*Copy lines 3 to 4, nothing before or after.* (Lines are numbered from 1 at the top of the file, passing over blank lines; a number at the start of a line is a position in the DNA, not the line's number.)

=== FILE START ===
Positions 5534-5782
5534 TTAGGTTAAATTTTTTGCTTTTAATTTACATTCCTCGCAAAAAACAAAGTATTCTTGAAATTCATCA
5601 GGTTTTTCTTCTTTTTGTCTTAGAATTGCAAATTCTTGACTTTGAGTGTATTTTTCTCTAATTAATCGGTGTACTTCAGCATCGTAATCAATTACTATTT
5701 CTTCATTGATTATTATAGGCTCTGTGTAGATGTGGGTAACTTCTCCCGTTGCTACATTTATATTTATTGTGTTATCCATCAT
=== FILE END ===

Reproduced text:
5601 GGTTTTTCTTCTTTTTGTCTTAGAATTGCAAATTCTTGACTTTGAGTGTATTTTTCTCTAATTAATCGGTGTACTTCAGCATCGTAATCAATTACTATTT
5701 CTTCATTGATTATTATAGGCTCTGTGTAGATGTGGGTAACTTCTCCCGTTGCTACATTTATATTTATTGTGTTATCCATCAT